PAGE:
The reason we get sick is the overabundance of bacteria and viruses in our body. When our white blood cells fail to keep these harmful Microbes in check, our body loses its control and that’s when these tiny fellows take over. But did you know that a study shows that viruses can get sick too?

Viruses are like us

Before scientists discovered that viruses can get infected as well, they considered them to be non-living. They aptly described viruses as random genetic coding that interferes with our body’s usual function. However, the discovery of a virus attacking another virus left the scientists bewildered about the true nature of these parasitic organisms.

It seems that just like us, they can get sick once exposed to harmful viruses in their environment.

In 2008, scientists from the Universite de la Mediterranee in France identified a large virus infecting an amoeba. They called it mimivirus or microbe-mimicking virus and observed that the amoeba’s own virus was infected by a smaller virus. This smaller virus was then called a Sputnik.

Sputnik is the first member of a newly-discovered class of viruses that researchers call virophages. According to the researchers, virophages are viruses that infect or make other viruses sick. Sputnik can’t really multiply without its preferred host, thus it always needs another viral host to do so. Once the amoeba is infected with the mimivirus, Sputnik enters and hijacks the mimivirus’ cellular system and multiplies at the expense of its host.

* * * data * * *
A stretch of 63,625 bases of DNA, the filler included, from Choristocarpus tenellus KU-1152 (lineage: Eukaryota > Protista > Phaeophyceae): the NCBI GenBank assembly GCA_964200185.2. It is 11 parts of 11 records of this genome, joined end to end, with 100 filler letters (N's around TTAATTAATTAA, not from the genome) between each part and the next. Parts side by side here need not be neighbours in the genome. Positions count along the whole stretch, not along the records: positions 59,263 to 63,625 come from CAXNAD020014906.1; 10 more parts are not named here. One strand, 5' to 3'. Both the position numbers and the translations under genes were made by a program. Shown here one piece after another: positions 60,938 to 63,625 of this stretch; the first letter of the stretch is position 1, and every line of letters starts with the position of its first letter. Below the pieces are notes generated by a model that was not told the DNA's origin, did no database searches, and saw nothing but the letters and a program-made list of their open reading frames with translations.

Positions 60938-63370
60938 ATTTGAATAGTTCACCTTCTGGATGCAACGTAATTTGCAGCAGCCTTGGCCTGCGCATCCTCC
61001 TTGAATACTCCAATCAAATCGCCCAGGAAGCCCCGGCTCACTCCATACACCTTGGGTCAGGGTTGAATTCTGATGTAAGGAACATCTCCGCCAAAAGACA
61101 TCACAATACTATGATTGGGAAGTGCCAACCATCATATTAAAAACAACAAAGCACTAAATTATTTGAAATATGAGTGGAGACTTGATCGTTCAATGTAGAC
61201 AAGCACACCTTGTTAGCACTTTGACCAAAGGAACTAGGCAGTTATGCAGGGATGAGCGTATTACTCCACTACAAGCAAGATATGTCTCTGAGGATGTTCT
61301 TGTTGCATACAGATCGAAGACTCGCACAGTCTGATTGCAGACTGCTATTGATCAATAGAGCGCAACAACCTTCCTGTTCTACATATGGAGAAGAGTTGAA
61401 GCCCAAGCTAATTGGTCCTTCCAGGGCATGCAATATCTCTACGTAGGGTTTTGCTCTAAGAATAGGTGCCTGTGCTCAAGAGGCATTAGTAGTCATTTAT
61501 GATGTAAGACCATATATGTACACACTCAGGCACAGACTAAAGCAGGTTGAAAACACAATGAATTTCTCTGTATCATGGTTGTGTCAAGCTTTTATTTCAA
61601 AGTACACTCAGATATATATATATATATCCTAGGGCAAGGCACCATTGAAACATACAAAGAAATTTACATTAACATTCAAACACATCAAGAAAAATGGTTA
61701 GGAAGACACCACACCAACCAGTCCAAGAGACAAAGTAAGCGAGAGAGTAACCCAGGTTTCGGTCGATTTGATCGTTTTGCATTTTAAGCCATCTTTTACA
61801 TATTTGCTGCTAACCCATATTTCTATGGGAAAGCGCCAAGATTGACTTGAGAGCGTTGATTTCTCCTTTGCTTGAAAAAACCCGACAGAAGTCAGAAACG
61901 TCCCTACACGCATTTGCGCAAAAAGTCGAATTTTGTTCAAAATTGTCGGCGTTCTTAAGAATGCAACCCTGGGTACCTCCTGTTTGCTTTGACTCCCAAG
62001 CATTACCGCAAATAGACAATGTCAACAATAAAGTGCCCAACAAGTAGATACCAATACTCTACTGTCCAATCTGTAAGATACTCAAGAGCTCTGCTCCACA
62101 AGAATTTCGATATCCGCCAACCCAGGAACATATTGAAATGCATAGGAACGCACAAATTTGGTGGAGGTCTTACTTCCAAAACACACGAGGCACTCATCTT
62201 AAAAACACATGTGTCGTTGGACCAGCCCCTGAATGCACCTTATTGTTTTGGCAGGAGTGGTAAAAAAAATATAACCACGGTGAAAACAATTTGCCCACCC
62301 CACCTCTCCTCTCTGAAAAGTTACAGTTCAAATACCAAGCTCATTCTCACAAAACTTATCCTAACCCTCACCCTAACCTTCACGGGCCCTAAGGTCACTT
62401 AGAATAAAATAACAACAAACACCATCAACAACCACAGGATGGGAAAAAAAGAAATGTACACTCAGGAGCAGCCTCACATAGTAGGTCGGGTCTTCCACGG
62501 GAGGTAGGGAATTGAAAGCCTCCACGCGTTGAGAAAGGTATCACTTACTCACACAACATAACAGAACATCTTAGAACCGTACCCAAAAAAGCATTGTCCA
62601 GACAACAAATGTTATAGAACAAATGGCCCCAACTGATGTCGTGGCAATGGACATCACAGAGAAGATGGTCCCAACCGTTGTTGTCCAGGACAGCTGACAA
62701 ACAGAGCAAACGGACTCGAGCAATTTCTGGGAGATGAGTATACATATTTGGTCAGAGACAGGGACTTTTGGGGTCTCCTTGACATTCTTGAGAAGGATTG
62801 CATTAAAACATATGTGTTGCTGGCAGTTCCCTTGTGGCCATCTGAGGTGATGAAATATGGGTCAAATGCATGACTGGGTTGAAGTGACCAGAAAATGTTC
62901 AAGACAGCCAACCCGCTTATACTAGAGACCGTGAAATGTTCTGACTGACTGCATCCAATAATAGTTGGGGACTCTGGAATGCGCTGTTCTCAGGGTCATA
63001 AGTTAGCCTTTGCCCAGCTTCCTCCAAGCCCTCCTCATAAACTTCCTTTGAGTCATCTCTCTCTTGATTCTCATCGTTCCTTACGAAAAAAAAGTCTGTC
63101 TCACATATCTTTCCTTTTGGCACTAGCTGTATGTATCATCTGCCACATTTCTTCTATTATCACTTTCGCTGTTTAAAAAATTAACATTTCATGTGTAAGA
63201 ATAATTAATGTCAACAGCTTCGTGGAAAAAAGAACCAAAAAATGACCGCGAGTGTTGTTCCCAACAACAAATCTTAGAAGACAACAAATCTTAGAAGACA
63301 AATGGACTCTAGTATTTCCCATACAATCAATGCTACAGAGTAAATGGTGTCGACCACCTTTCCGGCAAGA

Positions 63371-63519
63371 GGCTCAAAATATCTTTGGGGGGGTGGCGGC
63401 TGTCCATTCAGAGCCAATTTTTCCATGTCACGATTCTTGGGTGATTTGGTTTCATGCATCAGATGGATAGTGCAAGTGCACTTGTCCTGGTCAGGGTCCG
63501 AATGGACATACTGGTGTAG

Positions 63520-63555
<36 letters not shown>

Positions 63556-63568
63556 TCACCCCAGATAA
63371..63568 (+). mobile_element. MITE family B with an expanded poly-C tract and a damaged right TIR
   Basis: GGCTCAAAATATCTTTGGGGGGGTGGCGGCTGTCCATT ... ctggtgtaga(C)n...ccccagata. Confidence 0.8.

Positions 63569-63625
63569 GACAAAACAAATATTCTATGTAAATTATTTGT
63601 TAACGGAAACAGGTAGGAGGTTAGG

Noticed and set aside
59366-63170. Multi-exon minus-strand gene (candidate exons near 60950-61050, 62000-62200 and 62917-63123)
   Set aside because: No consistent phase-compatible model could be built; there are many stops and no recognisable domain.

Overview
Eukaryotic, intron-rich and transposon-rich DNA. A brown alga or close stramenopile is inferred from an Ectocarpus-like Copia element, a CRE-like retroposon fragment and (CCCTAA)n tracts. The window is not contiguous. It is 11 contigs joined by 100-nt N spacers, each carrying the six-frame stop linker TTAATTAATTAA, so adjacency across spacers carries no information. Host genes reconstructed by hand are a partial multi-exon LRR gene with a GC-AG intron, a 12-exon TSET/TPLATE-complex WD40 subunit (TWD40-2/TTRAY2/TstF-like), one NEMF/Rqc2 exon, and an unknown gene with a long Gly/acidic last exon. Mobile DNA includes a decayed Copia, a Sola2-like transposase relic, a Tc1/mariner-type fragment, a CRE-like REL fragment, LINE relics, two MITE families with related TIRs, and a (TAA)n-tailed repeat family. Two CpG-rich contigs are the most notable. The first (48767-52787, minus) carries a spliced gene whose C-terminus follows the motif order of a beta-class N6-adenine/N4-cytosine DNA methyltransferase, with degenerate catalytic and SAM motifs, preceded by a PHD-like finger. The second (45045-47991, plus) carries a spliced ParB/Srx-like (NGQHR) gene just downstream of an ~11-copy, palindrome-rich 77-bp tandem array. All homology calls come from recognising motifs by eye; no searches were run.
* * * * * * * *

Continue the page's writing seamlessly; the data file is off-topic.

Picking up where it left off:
Once the Sputniks have multiplied, the replicated particles of the mimivirus then gather abnormally. In other words, this virus is now being killed by its own poison. Not an excellent way to die if you are the spreader of disease, right?

Alive and not alive at the same time

Wendell M. Stanley showed in 1935 that viruses were nothing more than biochemical packages that lack the most fundamental metabolic functions.

This meant back then that viruses were considered to be non-living. His discovery won him the Nobel Prize not in medicine or biology, but in chemistry. However, Jean-Michele Claverie – the scientist who helped discover the Sputnik – said that a virus infecting other viruses is a proof that they are alive. The fact that they multiply and mutate is also proof that they are living beings. But the fact that viruses are being destroyed by another virus is indeed some happy news for mankind.